New American Songbook

"In 20 years of listening to hip hop, its music and stories have never left me unchallenged or unchanged. Throughout its history—from Kool Herc to KRS and beyond—hip hop has told the story of America through the styles of noir, memoir, jazz and rhythm and blues, comic books and blockbuster action movies. It is everything we say we are, and those things we maintain we are not. This is the new American Songbook." - KMUW commentator, Zack Gingrich-Gaylord  

New American Songbook can be heard on alternate Mondays, or through iTunes.

There’s a moment in ‘Spa 700’ where you find your bearings, just barely: the tempo solidifies, a melody emerges and stanzas form. Then you realize that only four minutes have passed since the beginning of this fourteen-minute release from Philly musicians DJ Haram and Moor Mother.


There are cloth mesh barriers lining the steel girders underneath the railroad bridge in downtown Wichita. The bridge, nicknamed the ‘pigeon bridge’, was a home to a roost of the birds--a few weeks before the mesh went up, live traps were placed, pocketed between beams, and the birds’ numbers dwindled.

"The Hip Hop Way" originally aired December 16, 2016.  

There’s a scene in the 1997 documentary "Rhyme and Reason" where the emcee Taz demonstrates how to hand someone a hat. It isn’t enough to merely give someone a hat, he explains, you have to hand it to them in a hip hop way. As he performs the difference, you can see he knows this is over the top, but you can also see there’s a part of this that’s true: There is a hip hop way to hand someone a hat, and it’s a little funkier than any other way.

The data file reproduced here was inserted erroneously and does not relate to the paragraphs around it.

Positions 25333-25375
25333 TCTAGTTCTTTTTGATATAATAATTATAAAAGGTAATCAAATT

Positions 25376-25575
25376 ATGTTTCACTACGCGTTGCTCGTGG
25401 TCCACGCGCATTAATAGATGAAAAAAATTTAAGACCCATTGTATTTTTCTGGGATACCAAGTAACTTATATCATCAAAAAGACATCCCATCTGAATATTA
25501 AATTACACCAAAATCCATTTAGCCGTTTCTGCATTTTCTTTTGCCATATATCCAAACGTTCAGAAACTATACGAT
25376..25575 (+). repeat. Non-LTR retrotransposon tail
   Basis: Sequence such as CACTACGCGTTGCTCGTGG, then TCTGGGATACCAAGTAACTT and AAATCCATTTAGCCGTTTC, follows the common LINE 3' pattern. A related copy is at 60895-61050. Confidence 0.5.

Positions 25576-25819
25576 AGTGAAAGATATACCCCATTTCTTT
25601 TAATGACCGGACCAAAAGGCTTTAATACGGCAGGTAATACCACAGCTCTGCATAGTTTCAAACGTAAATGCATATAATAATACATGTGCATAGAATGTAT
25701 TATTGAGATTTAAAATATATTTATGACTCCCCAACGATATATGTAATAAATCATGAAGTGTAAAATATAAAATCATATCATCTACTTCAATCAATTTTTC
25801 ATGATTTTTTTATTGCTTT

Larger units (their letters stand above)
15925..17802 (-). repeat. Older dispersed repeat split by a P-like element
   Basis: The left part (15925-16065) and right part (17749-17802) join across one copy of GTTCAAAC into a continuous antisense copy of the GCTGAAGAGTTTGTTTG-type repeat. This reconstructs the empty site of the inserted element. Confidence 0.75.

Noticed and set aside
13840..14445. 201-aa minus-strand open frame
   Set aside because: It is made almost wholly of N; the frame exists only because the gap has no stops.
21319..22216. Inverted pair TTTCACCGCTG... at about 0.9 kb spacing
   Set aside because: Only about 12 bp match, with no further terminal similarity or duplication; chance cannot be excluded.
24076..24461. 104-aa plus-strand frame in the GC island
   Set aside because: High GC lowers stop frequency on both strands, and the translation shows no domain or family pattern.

Scientific concepts have long existed in hip hop music, sometimes expressed in the mathematics of Five Percenter ideology, or in more procedural ways, like referring to the recording studio as a laboratory, suggesting the crafting of music is akin to the creation of a science experiment. And while these themes are widespread, my guess is that if you ask a hip hop fan which emcee they most associate with science, 9 out of 10 of them will answer with the GZA of the Wu-Tang clan.

@chollette /

I’ve been really impressed with the hip hop coming out of Chicago lately--emcees like Mick Jenkins, Noname and of course Chance the Rapper have developed a wonderful and distinct sound and emotional range that feels rare in contemporary hip hop. 

American hip hop is as multilingual as America, with emcees mixing English together with any number of other languages. And pick a country in the world and you’ll find an emcee who’s making quality hip hop about that part of the world, and often in their own language.

In 1992, the rap-metal group Body Count released one of the more infamous songs that you’ve probably never heard. The song, "Cop Killer," generated a ton of controversy--even then-President Bush chimed in--and it was eventually removed from the album, but not necessarily for the reason you might think. When asked about it, Ice-T explained that he removed the song because “it got out of hand...let’s get back to real issues, not a record, but the cops that are out there killing people.”

Mindy Tucker

Hip hop has always been fascinated with itself--one of the music’s unique and endearing qualities is its constant self-reflection and self-assessment. This is great for true fans--there’s nothing an enthusiast loves more than to constantly talk about their enthusiasm--but it’s often difficult for casual or first-time listeners to get into it. 

In 1989, the first year that rap music was included as a category in the Grammy Awards, half of the winning duo boycotted the show altogether. The winning act, DJ Jazzy Jeff and the Fresh Prince, felt slighted by the exclusion of the category from the television broadcast. The emcee, Will Smith, along with several other nominees, declined to participate. The rap group Salt N Pepa put it succinctly, saying “if they don’t want us, we don’t want them.”

A term that is gaining more popularity over the past few years is the Anthropocene.